SUMMARY OF THE INVENTION

In contrast to the prior art, the present invention relates generally to a wooden hockey stick blade having a plastic wear bead or wear strip along the bottom edge and a method for making the same. The blade is constructed substantially of wood and has a toe end, a heel end and top and bottom edges. The wooden blade is provided with an elongated slot or groove along the bottom edge which extends upwardly toward the top edge and between the sides of the blade throughout its entire length. The blade also includes an elongated strip of wear resistant plastic such as an epoxy reinforcing compound disposed within the slot between the blade sides so that a bottom portion of the wear resistant strip coincides with and defines at least a portion of the bottom edge of the blade.

The process of the present invention includes providing a blade woodstock and sawing, routing or otherwise forming a narrow slot or groove along the bottom edge of the woodstock such that the recessed area extends upwardly from the bottom edge toward the top edge and between side portions of the blade. The slot or groove is then filled with a strip of wear resistant material. Preferably, this strip of material is introduced into the slot in a flowable form as an uncured resin or a melted plastic and then allowed to cure or solidify to its hardened form. Alternatively, a plastic wear strip of wear resistant material can be preformed and then inserted into the slot and retained therein by an appropriate adhesive or the like. Following either process, the stick is then assembled in accordance with conventional techniques by connecting the blade with the handle connection elements and by shaping, sanding and curving the blade. The resulting blade may be further reinforced with fiberglass or the like in accordance with conventional techniques.

Accordingly, it is an object of the present invention to provide a wooden hockey stick blade having improved means for enhancing the life of the blade.

Another object of the present invention is to provide a substantially wooden hockey stick blade having a plastic wear bead or strip along its bottom edge.

A further object of the present invention is to provide a method for making a wooden hockey stick blade with improved wear resistant means along its bottom edge.

These and other objects of the present invention will become apparent with reference to the drawings, a description of the preferred embodiment and the appended claims.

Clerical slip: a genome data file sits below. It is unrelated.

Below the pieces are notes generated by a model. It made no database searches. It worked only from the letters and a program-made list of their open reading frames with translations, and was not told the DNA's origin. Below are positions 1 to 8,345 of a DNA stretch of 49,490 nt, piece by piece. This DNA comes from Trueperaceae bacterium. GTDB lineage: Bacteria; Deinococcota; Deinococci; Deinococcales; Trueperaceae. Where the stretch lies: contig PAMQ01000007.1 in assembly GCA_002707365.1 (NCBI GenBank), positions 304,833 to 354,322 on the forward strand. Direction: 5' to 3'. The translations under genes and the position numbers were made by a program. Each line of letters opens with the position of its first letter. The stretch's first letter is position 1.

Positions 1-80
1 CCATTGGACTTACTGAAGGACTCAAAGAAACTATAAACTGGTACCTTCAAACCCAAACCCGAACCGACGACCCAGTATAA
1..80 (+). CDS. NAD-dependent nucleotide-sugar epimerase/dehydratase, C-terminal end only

DESCRIPTION OF THE DRAWINGS

FIG. 1 is an isometric view of a piece of woodstock from which the blade of the present invention is made.

FIG. 2 is an isometric view of an intermediate step in the manufacture of the blade in accordance with the present invention showing the step of introducing a flowable form of a wear resistant material into the grooved woodstock.

FIG. 3 is an isometric view of a further stage of manufacture of the blade of the present invention.

FIG. 4 is an isometric view of a finished blade in accordance with the present invention.

FIG. 5 is sectional view as viewed along the section line 5--5 of FIG. 1.

FIG. 6 is a sectional view as viewed along the section line 6--6 of FIG. 2.

FIG. 7 is a sectional view as viewed along the section line 7--7 of FIG. 3.

FIG. 8 is a sectional view as viewed along the section line 8--8 of FIG. 4.

FIG. 9 is an isometric view of an alternative step for providing the slotted woodstock with a strip of wear resistant material.

FIG. 10 is a sectional view as viewed along the section line 10--10 of FIG. 9.

DESCRIPTION OF THE PREFERRED EMBODIMENT AND METHOD

The hockey stick blade of the present invention is illustrated in its finished form in the isometric view of FIG. 4 by the reference character 10. In the preferred embodiment the blade 10 is shown as a replacement blade sold separately and designed for connection with an aluminum or composite shaft in accordance with techniques known in the art. It is also contemplated, however, that the blade of the present invention can be integrally joined with a wooden shaft (such as is shown in FIG. 3) in accordance with techniques common in the art and sold as a single unit. The present invention is also applicable to, and can be used in connection with the manufacture of, a goaltender's stick.

As shown best in the isometric view of FIG. 4 and the sectional view of FIG. 8, the blade 10 includes a blade portion 11 and a handle connecting portion 12. The handle connecting portion 12 integrally joined at its lower end with the blade portion 11. In the embodiment of FIG. 4, the top end of the handle connecting portion 12 includes a connecting tenon 14 for connection with an aluminum or composite hockey stick handle (not shown) in accordance with techniques known in the art. The blade portion 11 includes a toe end 15, a heel end 16, a top edge 18, a bottom edge 19 and front and back sides or faces 20 and 21, respectively. The blade portion 11 has a length dimension defined by the distance from the toe end 15 to the heel end 16, a height dimension defined by the distance from the toe end 15 to the heel end 16, a height dimension defined by the distance from the bottom edge 19 to the top edge 18 and a width dimension defined by the distance between the sides 20 and 21.